Coke’s Costa Coffee Chain Will Introduce New RTD Coffees In China This Year

U.K.-based coffee chain Costa Coffee will debut its RTD Black Americano and Classic Latte drinks this year in China, in what is seen as a crucial market for the Coca-Cola-owned firm. The launch marks an important step in its multi-category expansion strategy, which was accelerated after Coca-Cola acquired the company last year. According to Chief Operating Officer Shakir Moin, China is a priority target because the coffee market is growing, with RTD coffee expected to increase the fastest though it is increasingly competitive. The mission is to offer busy consumers both high-quality coffee and convenience. The company plans to distribute the RTD products into Tier-1 and 2 cities first, which Moin cited as “high-potential markets,” before gradually entering other cities. The products will be available on e-commerce platforms, as well as in retail channels such as hypermarkets, supermarkets, convenience stores, traditional grocery stores, and vending machines in the country.[Image Credit: © THE COCA-COLA COMPANY]


Strong Sales Of Plant-Based Products Lead Danone To Make Organizational Changes

Danone says it will launch what is calling a Plant-based Acceleration Unit devoted whose mission will be to increase global plant-based sales outside of North America from $2.2 billion in 2019 to around $5.4 billion by 2025. The company owns and operates major plant-based brands including Alpro and Silk. The new unit will seek to expand into new categories such as coffee, but also leverage Danone’s plant-based expertise in baby food and healthy aging food solutions, while pivoting large brands into the plant-based sector. Francisco Camacho will lead the new unit, while remaining executive vice-president of Danone’s Essential Dairy and Plant-Based (EDP) International unit. The company announced that EDP North America, Danone’s largest business unit, will now “be recognized as a separate business” to strengthen the local focus of the business. Former Coca-Cola executive Shane Grant was appointed executive vice-president and CEO of Danone North America, effective May 11. The company’s EDP unit experienced a net sales rise of 4.6 percent for the first-quarter, thanks in part to the strong performance of its Alpro brand in Europe and Silk in North America.[Image Credit: © Danone]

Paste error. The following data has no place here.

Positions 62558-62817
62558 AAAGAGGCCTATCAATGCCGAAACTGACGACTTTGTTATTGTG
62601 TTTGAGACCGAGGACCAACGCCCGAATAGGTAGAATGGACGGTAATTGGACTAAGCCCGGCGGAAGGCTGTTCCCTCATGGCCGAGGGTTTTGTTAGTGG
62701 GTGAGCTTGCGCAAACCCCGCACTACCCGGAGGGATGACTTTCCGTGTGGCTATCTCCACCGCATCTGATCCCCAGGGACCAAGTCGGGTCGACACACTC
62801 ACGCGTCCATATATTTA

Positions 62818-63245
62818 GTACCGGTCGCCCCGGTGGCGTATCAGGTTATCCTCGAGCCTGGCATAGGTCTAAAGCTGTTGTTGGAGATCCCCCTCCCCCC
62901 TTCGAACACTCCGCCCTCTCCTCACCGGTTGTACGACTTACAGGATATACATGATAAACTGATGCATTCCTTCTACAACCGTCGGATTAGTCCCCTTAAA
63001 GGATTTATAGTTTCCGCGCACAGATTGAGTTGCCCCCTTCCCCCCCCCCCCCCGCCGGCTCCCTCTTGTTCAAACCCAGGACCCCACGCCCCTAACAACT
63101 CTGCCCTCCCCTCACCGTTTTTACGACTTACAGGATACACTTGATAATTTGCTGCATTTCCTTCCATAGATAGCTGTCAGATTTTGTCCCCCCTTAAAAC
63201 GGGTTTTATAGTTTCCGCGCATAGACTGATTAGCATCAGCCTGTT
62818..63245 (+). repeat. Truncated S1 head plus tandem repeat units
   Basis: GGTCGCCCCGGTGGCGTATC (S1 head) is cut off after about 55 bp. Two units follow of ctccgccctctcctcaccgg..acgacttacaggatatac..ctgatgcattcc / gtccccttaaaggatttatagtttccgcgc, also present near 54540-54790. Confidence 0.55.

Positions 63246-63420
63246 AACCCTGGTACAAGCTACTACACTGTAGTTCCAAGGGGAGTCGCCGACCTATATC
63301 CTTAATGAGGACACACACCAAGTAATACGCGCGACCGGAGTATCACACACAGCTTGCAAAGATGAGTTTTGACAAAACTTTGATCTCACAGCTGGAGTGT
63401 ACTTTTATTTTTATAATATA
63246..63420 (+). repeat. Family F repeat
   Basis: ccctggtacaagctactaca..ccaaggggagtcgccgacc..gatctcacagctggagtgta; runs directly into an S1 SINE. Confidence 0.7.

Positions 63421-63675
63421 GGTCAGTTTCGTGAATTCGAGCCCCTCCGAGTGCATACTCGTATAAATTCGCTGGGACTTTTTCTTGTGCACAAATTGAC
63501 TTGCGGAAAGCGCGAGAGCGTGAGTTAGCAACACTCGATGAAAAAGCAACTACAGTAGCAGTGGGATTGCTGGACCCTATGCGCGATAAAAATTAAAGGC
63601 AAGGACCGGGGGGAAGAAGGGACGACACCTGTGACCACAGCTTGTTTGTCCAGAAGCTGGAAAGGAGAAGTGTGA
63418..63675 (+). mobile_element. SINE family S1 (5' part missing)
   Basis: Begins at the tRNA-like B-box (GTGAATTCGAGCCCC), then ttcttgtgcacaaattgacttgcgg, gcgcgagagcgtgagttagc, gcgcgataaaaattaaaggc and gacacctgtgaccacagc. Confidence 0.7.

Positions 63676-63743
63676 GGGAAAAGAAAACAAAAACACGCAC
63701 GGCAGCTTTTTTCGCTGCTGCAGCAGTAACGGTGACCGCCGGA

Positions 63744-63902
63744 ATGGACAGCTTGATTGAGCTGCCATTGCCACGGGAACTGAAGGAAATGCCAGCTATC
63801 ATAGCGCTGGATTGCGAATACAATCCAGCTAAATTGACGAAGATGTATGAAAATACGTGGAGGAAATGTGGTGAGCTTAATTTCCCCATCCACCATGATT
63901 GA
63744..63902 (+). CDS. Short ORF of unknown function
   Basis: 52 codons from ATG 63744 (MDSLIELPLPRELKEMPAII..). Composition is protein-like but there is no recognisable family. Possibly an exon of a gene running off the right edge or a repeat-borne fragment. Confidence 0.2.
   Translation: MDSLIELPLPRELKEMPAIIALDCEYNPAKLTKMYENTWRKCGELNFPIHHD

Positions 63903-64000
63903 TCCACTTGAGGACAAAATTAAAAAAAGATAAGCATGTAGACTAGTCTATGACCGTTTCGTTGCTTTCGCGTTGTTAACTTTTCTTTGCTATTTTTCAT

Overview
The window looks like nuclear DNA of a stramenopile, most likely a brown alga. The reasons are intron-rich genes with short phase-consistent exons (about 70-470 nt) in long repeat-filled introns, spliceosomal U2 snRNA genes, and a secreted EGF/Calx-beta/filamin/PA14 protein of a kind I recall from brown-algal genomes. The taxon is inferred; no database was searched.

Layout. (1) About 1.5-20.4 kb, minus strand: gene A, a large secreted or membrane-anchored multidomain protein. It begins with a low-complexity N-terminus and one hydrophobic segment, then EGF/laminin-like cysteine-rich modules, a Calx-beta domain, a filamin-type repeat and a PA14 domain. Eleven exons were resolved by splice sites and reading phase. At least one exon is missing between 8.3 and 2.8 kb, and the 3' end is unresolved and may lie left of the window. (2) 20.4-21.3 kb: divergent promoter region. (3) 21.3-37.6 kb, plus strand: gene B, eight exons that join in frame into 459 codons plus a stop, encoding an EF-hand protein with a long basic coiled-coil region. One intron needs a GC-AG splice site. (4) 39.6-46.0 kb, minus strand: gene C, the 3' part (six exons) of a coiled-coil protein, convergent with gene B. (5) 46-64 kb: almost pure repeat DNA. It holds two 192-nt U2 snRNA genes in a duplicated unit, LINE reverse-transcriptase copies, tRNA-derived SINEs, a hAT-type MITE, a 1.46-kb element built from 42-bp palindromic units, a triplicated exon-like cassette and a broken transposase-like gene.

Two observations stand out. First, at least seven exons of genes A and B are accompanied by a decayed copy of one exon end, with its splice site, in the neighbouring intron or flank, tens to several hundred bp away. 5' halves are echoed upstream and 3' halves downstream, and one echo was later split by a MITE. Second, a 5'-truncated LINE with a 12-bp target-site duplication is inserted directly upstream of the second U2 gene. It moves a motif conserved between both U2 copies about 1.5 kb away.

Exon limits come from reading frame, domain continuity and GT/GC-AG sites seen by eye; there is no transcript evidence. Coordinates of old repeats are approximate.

Nestlé Philippines Expects Surging Demand To Ebb As Buying Power Sinks

The current surging demand for its products is expected to be short-lived, Nestlé Philippines says, because many Filipino consumers have lost income because of the pandemic and the enhanced community quarantine (ECQ). In the near term, the company is ramping up production as it faces supply line shortages and a spurt in demand for food products among panic-buying consumers. The company had increased production to 80 percent from 60 percent in recent weeks after demand surged in March and April. Shipping delays, meanwhile, had caused a decrease in output. To address supply challenges, the company has put safety measures in place so that employees can report for work, and it is planning further ahead when ordering raw materials. To buoy demand, the company is considering adding free packs in products and increasing promotional strategies, an executive said.[Image Credit: © Nestle]